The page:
Project description:Duck meat enjoys growing popularity among consumers. Alternative protein sources to soybean are being investigated to eliminate genetically modified components from the poultry' diet. The aim of this study was to compare growth performance, quality of meat, and fatty acid composition in subcutaneous and abdominal fat from ducks fed a diet based on yellow lupin and rapeseed meal, sources of protein alternative to soybean meal (SBM). Ducks were allocated to different dietary treatment groups and reared for 8 weeks (N?=?102 per group). Group A received a diet based on SBM, while group B was fed a diet based on yellow lupin with the addition of rapeseed meal. Both groups were divided into two subgroups, of male and female birds. Growth performance parameters and zoometric traits of ducks were monitored during the growth period. After 8 weeks selected birds were slaughtered and dissected (N?=?10 per group). Carcass composition was calculated and selected traits of meat quality important for further processing were analysed. Subcutaneous and abdominal fat were collected to analyse fatty acid composition. The alternative diet had no negative effect on ducks' growth performance parameters and dressing percentage. The replacement of SBM with yellow lupin and rapeseed meal increased n-3 fatty acid content, which is important for consumers. In conclusion, SBM can be replaced with feed containing 60.10% of yellow lupin and 14.00% of rapeseed meal in concentrate. These sources of protein are mainly recommended for small poultry farms, which do not always have access to SBM and prepare poultry feed from their own crops.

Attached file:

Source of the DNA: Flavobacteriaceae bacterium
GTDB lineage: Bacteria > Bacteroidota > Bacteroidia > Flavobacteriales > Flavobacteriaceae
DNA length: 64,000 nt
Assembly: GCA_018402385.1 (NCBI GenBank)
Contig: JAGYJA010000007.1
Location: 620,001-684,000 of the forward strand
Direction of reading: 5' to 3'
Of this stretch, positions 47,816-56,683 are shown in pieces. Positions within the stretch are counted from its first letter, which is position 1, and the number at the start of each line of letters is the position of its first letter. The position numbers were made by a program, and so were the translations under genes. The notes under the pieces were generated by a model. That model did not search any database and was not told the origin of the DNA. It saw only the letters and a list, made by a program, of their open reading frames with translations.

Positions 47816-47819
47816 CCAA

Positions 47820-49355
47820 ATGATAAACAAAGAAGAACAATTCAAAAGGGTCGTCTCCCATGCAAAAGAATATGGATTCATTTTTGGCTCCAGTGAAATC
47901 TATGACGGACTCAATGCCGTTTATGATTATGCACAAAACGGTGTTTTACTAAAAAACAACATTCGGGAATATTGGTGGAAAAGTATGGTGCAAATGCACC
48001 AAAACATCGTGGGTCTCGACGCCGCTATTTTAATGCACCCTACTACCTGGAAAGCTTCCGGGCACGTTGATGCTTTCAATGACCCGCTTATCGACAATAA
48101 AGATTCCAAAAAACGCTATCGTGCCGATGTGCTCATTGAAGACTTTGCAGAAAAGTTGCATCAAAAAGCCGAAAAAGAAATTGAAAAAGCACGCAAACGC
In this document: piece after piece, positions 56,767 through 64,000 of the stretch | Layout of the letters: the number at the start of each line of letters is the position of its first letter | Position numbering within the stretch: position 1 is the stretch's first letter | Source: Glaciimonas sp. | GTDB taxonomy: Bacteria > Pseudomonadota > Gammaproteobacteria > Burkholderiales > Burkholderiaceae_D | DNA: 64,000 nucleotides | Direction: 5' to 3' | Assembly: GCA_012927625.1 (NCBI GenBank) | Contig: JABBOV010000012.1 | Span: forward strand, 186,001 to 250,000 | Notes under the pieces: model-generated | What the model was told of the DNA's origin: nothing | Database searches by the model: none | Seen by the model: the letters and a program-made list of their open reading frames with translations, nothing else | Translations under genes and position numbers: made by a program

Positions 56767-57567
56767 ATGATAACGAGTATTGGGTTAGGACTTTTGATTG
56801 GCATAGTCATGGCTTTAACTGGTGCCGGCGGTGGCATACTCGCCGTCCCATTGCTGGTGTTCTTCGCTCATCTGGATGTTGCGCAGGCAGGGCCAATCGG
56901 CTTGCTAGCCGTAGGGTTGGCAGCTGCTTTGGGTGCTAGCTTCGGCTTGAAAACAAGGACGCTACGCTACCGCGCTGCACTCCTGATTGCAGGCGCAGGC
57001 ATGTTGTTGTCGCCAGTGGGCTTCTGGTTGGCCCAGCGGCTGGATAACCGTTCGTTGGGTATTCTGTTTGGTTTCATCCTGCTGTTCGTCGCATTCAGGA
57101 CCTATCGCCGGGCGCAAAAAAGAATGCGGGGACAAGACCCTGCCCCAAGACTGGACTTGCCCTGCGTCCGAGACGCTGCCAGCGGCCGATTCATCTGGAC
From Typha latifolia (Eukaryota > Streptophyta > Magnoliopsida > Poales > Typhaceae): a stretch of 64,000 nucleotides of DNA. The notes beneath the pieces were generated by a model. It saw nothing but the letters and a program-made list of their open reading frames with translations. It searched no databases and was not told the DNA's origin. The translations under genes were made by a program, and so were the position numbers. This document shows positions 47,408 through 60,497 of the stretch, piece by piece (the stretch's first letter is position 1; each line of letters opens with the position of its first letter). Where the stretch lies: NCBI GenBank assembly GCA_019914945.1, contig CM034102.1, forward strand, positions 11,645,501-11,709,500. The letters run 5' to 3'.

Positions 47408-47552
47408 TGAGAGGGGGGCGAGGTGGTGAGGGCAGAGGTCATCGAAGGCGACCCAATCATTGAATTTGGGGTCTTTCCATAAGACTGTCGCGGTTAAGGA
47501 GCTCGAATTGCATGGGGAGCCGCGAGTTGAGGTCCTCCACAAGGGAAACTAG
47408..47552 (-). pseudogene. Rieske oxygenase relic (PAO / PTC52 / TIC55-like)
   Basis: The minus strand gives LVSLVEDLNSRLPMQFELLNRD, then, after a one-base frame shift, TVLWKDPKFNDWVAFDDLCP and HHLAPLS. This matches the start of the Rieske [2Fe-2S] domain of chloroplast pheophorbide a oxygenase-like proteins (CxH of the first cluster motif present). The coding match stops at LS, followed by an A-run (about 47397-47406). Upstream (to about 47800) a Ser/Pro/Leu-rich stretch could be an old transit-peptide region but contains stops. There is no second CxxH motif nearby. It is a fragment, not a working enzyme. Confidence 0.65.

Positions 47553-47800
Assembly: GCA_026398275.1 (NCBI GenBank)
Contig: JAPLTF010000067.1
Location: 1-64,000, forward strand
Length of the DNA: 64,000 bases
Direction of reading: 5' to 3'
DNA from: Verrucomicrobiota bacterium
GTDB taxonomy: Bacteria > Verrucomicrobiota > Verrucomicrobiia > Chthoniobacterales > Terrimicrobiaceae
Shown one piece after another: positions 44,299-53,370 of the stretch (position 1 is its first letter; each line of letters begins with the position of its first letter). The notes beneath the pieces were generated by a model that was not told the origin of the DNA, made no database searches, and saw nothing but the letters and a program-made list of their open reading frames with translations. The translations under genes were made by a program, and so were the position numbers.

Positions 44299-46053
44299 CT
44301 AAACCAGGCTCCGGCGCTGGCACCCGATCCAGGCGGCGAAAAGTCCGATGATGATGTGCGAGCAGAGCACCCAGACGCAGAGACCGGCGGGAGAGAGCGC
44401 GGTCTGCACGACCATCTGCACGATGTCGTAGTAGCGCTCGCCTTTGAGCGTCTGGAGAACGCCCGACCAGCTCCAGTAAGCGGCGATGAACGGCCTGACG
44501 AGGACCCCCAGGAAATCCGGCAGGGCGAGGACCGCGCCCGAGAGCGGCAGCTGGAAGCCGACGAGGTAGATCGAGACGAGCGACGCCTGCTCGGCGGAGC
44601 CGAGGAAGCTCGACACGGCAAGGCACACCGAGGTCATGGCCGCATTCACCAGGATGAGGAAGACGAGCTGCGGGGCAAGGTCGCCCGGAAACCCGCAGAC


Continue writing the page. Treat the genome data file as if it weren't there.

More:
Project description:This study evaluated the effects of muscle fiber characteristics on meat quality traits in 45 female fast- and slow-growing ducks. Three duck breeds at typical market ages were selected and slaughtered, including fast-growing ducks (Cherry Valley duck) and slow-growing ducks (Small-sized Beijing duck and Liancheng White duck). M. pectoralis major (PM), m. soleus (SOL), m. gastrocnemius (GAS) and m. extensor digitorum longus (EDL) were used to assess muscle fiber characteristics as well as meat quality properties. The results showed that the fiber compositions in PM, GAS, and EDL muscles only consisted of fast-twitch fibers irrespective of the breeds, while a low percentage of slow-twitch fibers were observed in slow-growing ducks (17.03% and 29.14%). The significant clear differences of fiber diameter, fiber density and fiber cross-sectional area (CSA) was observed among three duck breeds. Small-sized Beijing ducks had the highest diameter and cross-sectional fiber area coupled with a dramatically lowest fiber density when compared to other 2 breeds both in breast and leg muscles. In addition, the meat quality traits such as moisture content, release water, and intramuscular fat content were significantly affected by the breeds. Slow-growing ducks, especially Liancheng White ducks, exhibited higher release water, intramuscular fat content, as well as lower moisture content (P < 0.05) compared to the fast-growing ducks. The lower pH<sub>24 h</sub> value and shear force tended to be present in breast of Liancheng White ducks (P < 0.05). The higher protein content and collagen content were detected in breast of Liancheng White ducks and the leg muscle of Small-sized Beijing ducks (P < 0.05), respectively. Finally, the correlation coefficients between muscle fiber characteristics and meat quality showed that the diameter, density and CSA of fibers had a moderate or significant correlation with pH, shear force value, moisture content, and protein content of meat in fast-growing ducks. In slow-growing ducks, muscle fiber characteristics had a moderate or significant correlation with pH, shear force value, release water, protein content, and intramuscular fat content of meat. These results indicated that muscle fiber characteristics is a useful parameter to explain in parts the variation of meat quality including pH, shear force value, and protein content of meat, both in slow-growing ducks and fast-growing ducks.